Topic: Blood Pressure
Dallas, TX – Postmenopausal women who eat foods higher in potassium are less likely to have strokes and die than women who eat less potassium-rich foods, according to new research in the American Heart Association’s journal Stroke.
“Previous studies have shown that potassium consumption may lower blood pressure. But whether potassium intake could prevent stroke or death wasn’t clear,” said Sylvia Wassertheil-Smoller, Ph.D., study senior author and distinguished university professor emerita, department of epidemiology and population health at Albert Einstein College of Medicine, Bronx, NY.
Vanderbilt one of four major institutions in network
Dallas, TX – Four major institutions are banding together in a new research network aimed at preventing heart disease and stroke, the two leading causes of death in the world.
The Strategically Focused Prevention Research Network Centers — funded by a $15 million grant from the American Heart Association — is designed to help people live longer, healthier lives. «Read the rest of this article»
Tennessee Department of Health Offices statewide to display Public Health Advisory on Electronic Cigarettes
Nashville, TN – Visitors to Tennessee Department of Health facilities across the state will see a prominently-displayed public health advisory on electronic cigarettes and other electronic nicotine delivery systems.
The advisory, originally posted to the TDH website earlier this year, cautions about using the devices or being exposed to secondhand emissions.
Nashville, TN – If there were a painless three-minute test that could help you prevent blindness, heart attack, stroke, kidney failure or memory loss, would you have it?
Most would likely say yes, but unfortunately many don’t make time for a simple assessment to learn if they have high blood pressure. «Read the rest of this article»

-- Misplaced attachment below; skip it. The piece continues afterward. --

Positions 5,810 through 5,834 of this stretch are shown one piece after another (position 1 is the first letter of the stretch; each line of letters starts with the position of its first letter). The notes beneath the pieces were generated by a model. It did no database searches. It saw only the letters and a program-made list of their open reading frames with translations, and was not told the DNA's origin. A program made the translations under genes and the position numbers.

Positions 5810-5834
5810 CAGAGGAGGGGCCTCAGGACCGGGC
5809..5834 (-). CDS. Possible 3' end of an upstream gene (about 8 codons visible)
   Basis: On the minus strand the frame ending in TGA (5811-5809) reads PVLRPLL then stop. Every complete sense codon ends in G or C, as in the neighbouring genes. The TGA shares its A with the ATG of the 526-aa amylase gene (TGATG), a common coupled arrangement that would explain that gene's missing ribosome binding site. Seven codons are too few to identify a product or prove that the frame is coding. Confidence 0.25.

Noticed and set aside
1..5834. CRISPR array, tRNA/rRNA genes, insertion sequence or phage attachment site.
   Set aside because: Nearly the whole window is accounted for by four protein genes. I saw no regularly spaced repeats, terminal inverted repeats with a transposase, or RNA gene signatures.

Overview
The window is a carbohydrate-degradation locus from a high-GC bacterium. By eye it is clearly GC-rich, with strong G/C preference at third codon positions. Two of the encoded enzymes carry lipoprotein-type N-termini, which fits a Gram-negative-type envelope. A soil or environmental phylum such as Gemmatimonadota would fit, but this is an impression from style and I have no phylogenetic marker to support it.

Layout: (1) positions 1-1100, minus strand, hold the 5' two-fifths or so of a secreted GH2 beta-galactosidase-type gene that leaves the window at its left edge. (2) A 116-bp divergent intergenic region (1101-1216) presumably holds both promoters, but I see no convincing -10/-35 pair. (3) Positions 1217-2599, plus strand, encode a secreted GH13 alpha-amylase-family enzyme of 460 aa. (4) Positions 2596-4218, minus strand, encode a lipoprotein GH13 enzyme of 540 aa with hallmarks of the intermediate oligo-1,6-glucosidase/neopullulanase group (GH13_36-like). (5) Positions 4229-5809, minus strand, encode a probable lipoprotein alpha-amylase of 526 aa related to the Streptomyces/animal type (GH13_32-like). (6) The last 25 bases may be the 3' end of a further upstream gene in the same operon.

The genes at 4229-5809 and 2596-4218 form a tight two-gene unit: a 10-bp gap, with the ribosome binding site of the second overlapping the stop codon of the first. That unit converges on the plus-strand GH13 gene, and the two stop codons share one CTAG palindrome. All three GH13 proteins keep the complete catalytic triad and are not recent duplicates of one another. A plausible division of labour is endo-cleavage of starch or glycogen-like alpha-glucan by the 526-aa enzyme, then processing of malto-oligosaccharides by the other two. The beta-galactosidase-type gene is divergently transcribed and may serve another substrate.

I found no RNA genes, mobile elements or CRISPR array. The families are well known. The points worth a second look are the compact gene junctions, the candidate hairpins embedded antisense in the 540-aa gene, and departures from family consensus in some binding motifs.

Dallas, TX – Living near foreclosed property may increase your risk of higher blood pressure, according to new research in the American Heart Association journal Circulation.
The study provides the first evidence that foreclosed property may affect neighbors’ systolic blood pressure, the top number in a blood pressure reading.
American Heart Association says Blood pressure control, lifestyle changes key to preventing subsequent Strokes
Saint Thomas and Vanderbilt support healthy lifestyle as key part of stroke prevention
Dallas, TX – Stroke survivors should control their blood pressure, cholesterol and weight and do moderate physical activity regularly to avoid having another stroke, according to an American Heart Association/American Stroke Association scientific statement.
They should also receive other evidence-based therapy specific to their individual health, which may include aspirin therapy or a surgical procedure to keep neck arteries open.
American Heart Association Rapid Access Journal Report
Dallas, TX – The risk of stroke may be much higher in people with insomnia compared to those who don’t have trouble sleeping, according to new research in the American Heart Association journal Stroke.
The risk also seems to be far greater when insomnia occurs as a young adult compared to those who are older, said researchers who reviewed the randomly-selected health records of more than 21,000 people with insomnia and 64,000 non-insomniacs in Taiwan.
American Heart Association say that Heart Health as Young Adult linked to mental function in Mid-Life
Dallas, TX – Being heart healthy as a young adult may increase your chance of staying mentally sharp in mid-life, according to new research in the American Heart Association journal Circulation.
In a 25-year study on 3,381 people, 18- to 30-years-old, those with blood pressure, blood sugar and cholesterol levels slightly higher than the Association’s recommended guidelines, scored lower on cognitive function tests in their 40s and 50s. «Read the rest of this article»
American Heart Association says consistent blood pressure control may cut rate of second stroke in half
Dallas, TX – Stroke survivors who consistently control their blood pressure may reduce the likelihood of a second stroke by more than half, according to new research in the American Heart Association journal Stroke.
For the study, researchers analyzed the results from the Vitamin Intervention for Stroke Prevention (VISP) trial, which enrolled 3,680 ischemic stroke patients ages 35 and older in 1996-2003.
Dallas, TX – The caffeine in a cup of coffee might help your small blood vessels work better, according to research presented at the American Heart Association’s Scientific Sessions 2013.
A study of 27 healthy adults showed – for the first time – that drinking a cup of caffeinated coffee significantly improved blood flow in a finger, which is a measure of how well the inner lining of the body’s smaller blood vessels work.
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